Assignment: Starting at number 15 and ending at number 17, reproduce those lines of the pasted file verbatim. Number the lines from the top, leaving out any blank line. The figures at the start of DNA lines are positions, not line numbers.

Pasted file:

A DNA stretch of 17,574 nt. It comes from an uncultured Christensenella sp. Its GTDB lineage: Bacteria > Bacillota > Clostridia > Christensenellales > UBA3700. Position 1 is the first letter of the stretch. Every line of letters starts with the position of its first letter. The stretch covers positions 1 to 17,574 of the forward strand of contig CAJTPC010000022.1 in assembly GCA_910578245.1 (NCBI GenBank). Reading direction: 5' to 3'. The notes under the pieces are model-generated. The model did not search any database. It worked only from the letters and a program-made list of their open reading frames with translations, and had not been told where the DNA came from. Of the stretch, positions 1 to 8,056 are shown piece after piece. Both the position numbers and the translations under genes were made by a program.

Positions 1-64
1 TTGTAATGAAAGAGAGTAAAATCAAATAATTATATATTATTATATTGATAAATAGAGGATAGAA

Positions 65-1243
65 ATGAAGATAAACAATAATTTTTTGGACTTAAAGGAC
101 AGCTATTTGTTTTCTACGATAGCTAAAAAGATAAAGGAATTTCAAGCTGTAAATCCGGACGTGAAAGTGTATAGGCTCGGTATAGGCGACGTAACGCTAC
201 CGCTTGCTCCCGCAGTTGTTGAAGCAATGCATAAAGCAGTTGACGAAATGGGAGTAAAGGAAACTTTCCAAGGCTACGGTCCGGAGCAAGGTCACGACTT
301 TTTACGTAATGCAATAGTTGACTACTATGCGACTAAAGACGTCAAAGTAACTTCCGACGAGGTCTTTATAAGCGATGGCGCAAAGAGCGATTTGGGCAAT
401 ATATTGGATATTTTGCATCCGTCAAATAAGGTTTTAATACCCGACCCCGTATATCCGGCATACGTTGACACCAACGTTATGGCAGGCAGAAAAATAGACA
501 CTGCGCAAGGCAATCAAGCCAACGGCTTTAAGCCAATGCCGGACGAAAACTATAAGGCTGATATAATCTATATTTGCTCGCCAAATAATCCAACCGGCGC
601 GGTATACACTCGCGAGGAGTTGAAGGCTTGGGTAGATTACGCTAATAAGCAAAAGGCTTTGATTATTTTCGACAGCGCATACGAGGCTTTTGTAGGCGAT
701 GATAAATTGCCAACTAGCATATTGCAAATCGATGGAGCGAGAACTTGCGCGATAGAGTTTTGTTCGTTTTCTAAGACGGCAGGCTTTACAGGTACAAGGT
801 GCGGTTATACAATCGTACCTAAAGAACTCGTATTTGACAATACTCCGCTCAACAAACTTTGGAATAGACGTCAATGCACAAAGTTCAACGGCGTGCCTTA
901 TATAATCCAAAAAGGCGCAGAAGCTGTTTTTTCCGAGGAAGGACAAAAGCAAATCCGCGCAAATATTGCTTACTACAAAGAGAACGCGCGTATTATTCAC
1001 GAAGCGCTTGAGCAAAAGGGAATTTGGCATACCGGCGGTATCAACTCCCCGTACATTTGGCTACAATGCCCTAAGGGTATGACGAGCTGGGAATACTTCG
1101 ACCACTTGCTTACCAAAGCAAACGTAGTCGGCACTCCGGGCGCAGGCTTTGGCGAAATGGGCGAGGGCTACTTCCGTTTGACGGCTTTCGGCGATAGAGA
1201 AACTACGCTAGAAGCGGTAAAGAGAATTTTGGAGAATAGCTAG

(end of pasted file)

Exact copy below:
1001 GAAGCGCTTGAGCAAAAGGGAATTTGGCATACCGGCGGTATCAACTCCCCGTACATTTGGCTACAATGCCCTAAGGGTATGACGAGCTGGGAATACTTCG
1101 ACCACTTGCTTACCAAAGCAAACGTAGTCGGCACTCCGGGCGCAGGCTTTGGCGAAATGGGCGAGGGCTACTTCCGTTTGACGGCTTTCGGCGATAGAGA
1201 AACTACGCTAGAAGCGGTAAAGAGAATTTTGGAGAATAGCTAG